When symptoms are present, they can include fatigue, muscle cramps, sensitivity to cold, sluggish thinking, and depression; however, the panel notes that 20% to 25% of people with normal thyroid levels report one or two of these symptoms.

And in the majority of cases, the issue resolves itself. About 62% of people with TSH levels of 4-10 mlU/L experience normalization of thyroid levels within 5 years without any treatment, the report notes. The risk of overt hypothyroidism emerging from the subclinical forms of the condition ranges between 2% and 5% per year.

And although observational data have suggested a link between subclinical hypothyroidism and an increased risk of coronary heart disease, the associations have not been seen with TSH levels of 5-10 mIU/L.


Prescriptions Have Soared Beyond Prevalence


Under current guidelines, thyroid hormones are recommended when TSH levels are above 10 mlU/L, and for patients with lower TSH values who are symptomatic, young, or have other indications for treatment.

Yet prescriptions of thyroid hormone replacement therapy for subclinical hypothyroidism have sharply risen. In 2015, levothyroxine was among the most prescribed drugs in the United States.
One study in the systematic review showed a doubling of prescriptions in the UK in 1996-2006, and increases were reported in a Norwegian population as well — despite no corresponding increases in the incidence of subclinical hypothyroidism.

And another study (JAMA Intern Med. 2014;174:32-39) also included in the review showed as many as a third of patients were offered levothyroxine after just a single TSH test, despite the evidence that TSH levels fluctuate and often return to normal on their own.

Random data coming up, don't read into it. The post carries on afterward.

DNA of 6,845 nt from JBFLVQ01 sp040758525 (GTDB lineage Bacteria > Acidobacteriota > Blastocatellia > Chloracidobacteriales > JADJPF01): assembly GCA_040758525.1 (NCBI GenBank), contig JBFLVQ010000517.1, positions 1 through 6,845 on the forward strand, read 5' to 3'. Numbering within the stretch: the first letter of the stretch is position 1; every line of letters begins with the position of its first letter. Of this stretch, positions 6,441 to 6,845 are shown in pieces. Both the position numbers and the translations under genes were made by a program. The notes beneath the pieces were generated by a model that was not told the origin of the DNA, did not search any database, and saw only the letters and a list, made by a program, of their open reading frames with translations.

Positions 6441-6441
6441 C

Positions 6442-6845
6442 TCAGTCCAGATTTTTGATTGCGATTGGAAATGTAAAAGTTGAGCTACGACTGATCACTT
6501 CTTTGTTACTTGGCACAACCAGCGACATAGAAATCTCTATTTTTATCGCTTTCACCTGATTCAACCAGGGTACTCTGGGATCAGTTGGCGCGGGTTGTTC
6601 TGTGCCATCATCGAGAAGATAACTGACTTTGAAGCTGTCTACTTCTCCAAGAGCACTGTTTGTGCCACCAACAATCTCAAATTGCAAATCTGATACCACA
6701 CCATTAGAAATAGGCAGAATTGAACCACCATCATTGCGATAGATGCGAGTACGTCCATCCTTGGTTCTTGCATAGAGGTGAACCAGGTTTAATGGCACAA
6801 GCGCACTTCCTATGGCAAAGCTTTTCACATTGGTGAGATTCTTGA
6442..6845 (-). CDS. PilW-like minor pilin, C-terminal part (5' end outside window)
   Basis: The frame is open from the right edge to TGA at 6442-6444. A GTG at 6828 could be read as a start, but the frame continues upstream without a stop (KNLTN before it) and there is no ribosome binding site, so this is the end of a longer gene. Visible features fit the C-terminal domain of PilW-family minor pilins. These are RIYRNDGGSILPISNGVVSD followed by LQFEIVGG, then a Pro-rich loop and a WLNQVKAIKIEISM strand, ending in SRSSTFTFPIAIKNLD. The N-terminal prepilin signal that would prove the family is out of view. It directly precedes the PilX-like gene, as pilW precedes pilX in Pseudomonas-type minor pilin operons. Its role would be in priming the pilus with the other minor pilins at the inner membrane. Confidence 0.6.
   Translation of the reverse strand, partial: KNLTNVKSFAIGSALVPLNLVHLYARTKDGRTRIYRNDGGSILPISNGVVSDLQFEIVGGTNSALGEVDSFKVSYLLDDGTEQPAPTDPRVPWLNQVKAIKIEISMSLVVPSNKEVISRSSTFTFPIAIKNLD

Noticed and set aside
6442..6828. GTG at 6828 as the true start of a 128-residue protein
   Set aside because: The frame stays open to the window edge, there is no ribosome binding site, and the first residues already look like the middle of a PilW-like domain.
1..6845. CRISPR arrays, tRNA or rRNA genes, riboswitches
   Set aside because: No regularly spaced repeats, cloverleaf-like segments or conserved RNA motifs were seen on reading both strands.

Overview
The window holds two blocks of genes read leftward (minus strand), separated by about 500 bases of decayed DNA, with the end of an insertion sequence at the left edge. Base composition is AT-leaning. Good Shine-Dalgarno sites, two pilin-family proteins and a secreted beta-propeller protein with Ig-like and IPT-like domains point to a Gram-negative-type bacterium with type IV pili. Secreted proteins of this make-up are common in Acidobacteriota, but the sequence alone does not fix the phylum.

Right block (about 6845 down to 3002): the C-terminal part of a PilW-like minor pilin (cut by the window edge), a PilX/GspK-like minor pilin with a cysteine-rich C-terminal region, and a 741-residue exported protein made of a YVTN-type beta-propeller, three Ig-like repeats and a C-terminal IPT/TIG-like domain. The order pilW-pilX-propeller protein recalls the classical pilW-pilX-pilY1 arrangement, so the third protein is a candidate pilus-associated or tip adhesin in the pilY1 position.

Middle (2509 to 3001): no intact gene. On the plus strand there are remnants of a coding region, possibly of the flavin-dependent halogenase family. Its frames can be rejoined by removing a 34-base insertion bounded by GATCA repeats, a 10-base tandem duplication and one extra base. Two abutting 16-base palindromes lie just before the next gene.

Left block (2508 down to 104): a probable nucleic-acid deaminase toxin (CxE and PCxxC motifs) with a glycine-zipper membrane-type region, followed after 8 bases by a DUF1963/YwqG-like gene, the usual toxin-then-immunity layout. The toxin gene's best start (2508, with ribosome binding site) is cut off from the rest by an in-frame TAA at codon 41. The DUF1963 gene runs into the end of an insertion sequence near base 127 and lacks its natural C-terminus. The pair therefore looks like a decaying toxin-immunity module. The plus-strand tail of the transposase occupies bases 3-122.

The panel notes that "with such an approach it is difficult to separate real from placebo effects," and the JAMA study also showed that once patients start levothyroxine therapy, most remain on the drug for several years.


Avoid Burden of Lifelong Therapy, Monitor, but Make Exceptions


Although there is uncertainty about the potential harms of the possibly unnecessary use of levothyroxine, the burden of lifelong management itself should also be factored into the equation, the panel notes.

Instead of prescribing treatment with thyroid hormone, "clinicians should monitor the progression or resolution of the thyroid dysfunction in these adults," they advise.

There are exceptions. The recommendation specifically does not apply to women trying to become pregnant and those with TSH levels above 20 mlU/L, and it "may not" apply to patients with severe symptoms or young adults aged 30 years and younger, the panel notes.

"For younger people (under 30 years of age) and for patients with unusually high TSH levels (> 20 mIU/L with normal T4 levels) the evidence remains more indirect, although this concerns only a small minority of patients," they write.

The BMJ rapid recommendation is a collaborative effort with the MAGIC group, and a full version of the recommendation, including decision aids, can be accessed using the MAGICapp.

The panel members have reported no relevant financial relationships.

BMJ 2019. Published online May 14, 2019. Full text


Important Notice: This article is originally published by Nancy A. Melville in www.medscape.com where all credits are due.